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Posted by: ifcayouth Category: Aging Out of Foster Care Comments: 0 Post Date: May 14, 2017

Aging Out – Rei’s case

Rei Hatayama

1) For me, “aging out” meant a new beginning and was a period in which I had to face challenges associated with being a foster care alumni.

I had a choice of leaving the institutionalized care when I entered college. However, it would have been too difficult for me to pay the deposit and other fees to the first apartment. Plus, my facility staff said that it would take some time to live alone and to go to college at the same time. Therefore, I continued to live at the facility when I started my freshman year. However, “yogoshisetsu” is typically for minor children and has a curfew. I came running home from school without having a fun chat with my college peers. When I worked after school, it was often very late at night. I felt that my life had too many restrictions and wanted to have more freedom and a relaxed life style. I also wanted to join a school organization and to participate in various activities that are only available during college years. After having these desires and wishes, I finally came to the conclusion of leaving the facility. (Altogether, I only lived in a family style group home for 4 months after entering college.)


Many unexpected things happened after leaving the group home. Growing up in the group facilities all my life, I was so used to hearing noises or voices of children and staff. When I started living alone, I noticed that the environment was too quiet for me. For about 6 months, I was unable to fall asleep even with slightest noise or sound. I was suffering from semi-insomnia.

At the same time, I encountered an unexpected serious issue with my biological parent. During my stay at group facilities, I was able to consult staff about my parents. Staff members also were protective of me from potential parental interference. However, as soon as I left the last group home, my father contacted me. I did not know how to deal with my bio parents. My father himself had many unresolved issues. I was happy to be able to talk to my father again. However, as time goes by, having my father in my life became a big burden in my life. On top of insomnia, my psychological symptoms started affecting my physical health.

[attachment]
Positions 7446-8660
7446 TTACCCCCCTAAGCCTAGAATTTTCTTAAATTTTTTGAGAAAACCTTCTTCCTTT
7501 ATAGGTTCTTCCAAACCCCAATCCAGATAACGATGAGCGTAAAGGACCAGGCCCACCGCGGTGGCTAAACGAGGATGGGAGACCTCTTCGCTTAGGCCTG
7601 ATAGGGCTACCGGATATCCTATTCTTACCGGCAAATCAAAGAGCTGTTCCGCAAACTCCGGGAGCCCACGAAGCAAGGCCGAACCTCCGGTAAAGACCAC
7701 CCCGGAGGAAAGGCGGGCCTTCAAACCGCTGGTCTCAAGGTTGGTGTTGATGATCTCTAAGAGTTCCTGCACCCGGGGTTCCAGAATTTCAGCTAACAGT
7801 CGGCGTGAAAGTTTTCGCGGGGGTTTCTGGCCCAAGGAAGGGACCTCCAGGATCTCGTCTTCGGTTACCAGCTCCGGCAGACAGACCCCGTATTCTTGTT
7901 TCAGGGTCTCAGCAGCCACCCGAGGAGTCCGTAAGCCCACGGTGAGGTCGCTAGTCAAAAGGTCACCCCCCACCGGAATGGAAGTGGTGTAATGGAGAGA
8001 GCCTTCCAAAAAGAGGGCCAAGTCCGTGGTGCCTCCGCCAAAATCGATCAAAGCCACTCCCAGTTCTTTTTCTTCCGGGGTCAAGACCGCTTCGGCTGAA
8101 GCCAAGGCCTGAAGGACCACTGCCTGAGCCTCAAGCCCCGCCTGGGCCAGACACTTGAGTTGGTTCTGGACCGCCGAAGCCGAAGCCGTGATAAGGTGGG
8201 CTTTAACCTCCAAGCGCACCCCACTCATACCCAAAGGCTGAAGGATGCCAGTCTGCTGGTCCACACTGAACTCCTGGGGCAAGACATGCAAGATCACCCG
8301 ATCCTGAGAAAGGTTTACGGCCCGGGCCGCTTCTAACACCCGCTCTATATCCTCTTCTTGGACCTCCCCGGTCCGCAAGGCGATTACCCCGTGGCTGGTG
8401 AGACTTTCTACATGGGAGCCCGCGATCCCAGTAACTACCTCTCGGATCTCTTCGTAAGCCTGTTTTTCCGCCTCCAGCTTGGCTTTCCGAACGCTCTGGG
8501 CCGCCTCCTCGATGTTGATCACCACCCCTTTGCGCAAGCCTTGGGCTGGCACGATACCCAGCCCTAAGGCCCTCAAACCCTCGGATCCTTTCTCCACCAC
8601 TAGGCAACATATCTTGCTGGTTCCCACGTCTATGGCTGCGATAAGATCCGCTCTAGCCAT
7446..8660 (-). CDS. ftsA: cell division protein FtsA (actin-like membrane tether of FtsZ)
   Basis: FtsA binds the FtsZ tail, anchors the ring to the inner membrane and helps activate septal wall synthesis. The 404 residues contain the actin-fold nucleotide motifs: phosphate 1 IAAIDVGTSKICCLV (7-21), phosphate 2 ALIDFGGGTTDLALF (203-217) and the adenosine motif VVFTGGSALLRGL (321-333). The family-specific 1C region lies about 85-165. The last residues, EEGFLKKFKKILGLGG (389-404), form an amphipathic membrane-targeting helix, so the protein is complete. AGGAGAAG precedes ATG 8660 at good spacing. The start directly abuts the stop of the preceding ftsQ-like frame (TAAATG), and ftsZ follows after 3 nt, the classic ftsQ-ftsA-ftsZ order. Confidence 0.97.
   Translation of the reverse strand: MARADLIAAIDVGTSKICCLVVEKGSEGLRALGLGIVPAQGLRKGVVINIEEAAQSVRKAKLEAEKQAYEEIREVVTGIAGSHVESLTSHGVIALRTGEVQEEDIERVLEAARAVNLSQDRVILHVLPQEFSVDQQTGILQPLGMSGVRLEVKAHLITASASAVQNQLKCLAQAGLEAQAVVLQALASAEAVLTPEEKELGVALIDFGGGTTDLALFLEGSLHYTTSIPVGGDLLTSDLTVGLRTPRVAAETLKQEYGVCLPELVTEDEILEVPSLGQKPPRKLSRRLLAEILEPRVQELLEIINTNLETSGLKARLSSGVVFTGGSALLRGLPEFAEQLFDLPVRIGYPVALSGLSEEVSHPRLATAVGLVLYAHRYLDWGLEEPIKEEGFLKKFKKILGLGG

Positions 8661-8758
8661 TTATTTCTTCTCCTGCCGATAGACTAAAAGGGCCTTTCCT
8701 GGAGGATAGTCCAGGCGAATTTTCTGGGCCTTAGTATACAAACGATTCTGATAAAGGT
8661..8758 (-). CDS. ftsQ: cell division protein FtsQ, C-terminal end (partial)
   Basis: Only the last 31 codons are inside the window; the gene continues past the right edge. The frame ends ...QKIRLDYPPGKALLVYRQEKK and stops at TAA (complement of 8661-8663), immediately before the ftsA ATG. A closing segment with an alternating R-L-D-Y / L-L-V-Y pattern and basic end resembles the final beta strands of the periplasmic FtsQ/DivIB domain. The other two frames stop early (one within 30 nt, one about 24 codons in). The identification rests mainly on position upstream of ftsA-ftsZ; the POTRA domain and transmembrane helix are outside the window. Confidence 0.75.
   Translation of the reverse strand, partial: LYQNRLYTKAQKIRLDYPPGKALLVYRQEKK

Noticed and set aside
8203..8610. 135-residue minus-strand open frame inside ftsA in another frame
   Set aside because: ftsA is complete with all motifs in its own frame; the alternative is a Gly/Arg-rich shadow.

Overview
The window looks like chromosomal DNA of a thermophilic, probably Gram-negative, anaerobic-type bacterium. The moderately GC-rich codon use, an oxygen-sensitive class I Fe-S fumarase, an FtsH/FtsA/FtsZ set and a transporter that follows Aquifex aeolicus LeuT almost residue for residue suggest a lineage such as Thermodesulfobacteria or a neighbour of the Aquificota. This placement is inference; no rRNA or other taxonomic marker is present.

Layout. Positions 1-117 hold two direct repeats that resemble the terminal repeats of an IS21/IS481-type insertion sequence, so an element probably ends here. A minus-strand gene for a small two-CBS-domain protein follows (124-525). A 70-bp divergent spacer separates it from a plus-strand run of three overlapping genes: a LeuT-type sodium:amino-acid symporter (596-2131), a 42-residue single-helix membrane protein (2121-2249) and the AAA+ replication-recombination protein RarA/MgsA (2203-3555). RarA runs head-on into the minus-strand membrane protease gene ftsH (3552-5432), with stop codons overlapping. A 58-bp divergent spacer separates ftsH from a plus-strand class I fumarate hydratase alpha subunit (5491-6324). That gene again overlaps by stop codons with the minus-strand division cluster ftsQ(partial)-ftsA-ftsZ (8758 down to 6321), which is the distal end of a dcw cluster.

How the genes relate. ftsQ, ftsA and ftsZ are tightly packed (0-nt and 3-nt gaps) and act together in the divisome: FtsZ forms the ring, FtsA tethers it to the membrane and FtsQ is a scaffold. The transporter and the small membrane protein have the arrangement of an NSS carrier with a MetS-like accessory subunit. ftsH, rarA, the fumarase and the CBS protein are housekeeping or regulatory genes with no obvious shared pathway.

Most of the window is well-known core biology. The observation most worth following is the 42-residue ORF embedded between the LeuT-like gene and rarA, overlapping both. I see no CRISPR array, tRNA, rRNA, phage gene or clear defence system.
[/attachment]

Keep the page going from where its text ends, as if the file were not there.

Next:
I was always confident about my health. …. However, I was surprised by my own reaction to the two unexpected circumstances mentioned above. “Aging out of foster care” is to gain total freedom and to become responsible for myself.” My aging-out experience ended up having to deal with extra barriers. I know for a fact that there are many alumni who do not talk to anyone about their struggles associated with leaving institutionalized care, especially those who don’t want their former facility staff or anyone in their lives worry about their wellbeing. Since I was lucky enough to be able to share my feelings and things that are occurring in my life, I selected to speak to my trustworthy college friends, teachers and facility staff. I would admit that, at first, I was excited about the notion of “aging out of the system” being followed immediately by the period of “freedom and independence”. On the contrary, the reality was not so simple and easy. 


On top of all the hardship, I had to juggle my school and work to cover the tuition, fees and living cost. I also faced difficulty dealing with my own father’s sudden involvement and with having to find adults who could sign legal and other papers for me. Aging out is an experience of being thrown in to the real world without a shield or being properly “immuned”.


2) If I could change one thing to improve the lives of my peer transitioning foster youth, I would like to change the legal system of requiring a “guarantor/ co-signer” or a “guardian” for youth who are between the ages of 18 and 20. This is a so-called “limbo” period in which a majority of Japanese transitioning foster youth is out of the governmental care. However, they would not reach the age of legal majority for two full years. As a result, they face a real problem having to have a guarantor for all basic items that they need for their new start as an adult, such as getting a new apartment, a credit card, internet connection and a cell phone. The rule is that youth need leave legal placements such as group homes and foster homes at age 18, unless they apply to extend the period. However, the legal system stipulates that youth are legally adults only when they are 20 years old. It would be good if group facility directors could be grantors or co-signers for their previous youth clients. However, they are not allowed to play that role. This barrier applied to my own situation. After finding out that my brothers could not help me sign legal and other papers for me, I was unable to complete contracts with the first two apartments for the reason of not having a legal guarantor. I left my group facility at age 18. However, this really did not guarantee my independence. When I reached the legal age of 20, I was exhilarated by the fact that I was officially an adult. However, I still struggle with the obstacle related to the guarantor system. I firmly believe that this legal mandate has to change not just for minor children, but also for people with disability and other conditions.

This post is also available in: Japanese

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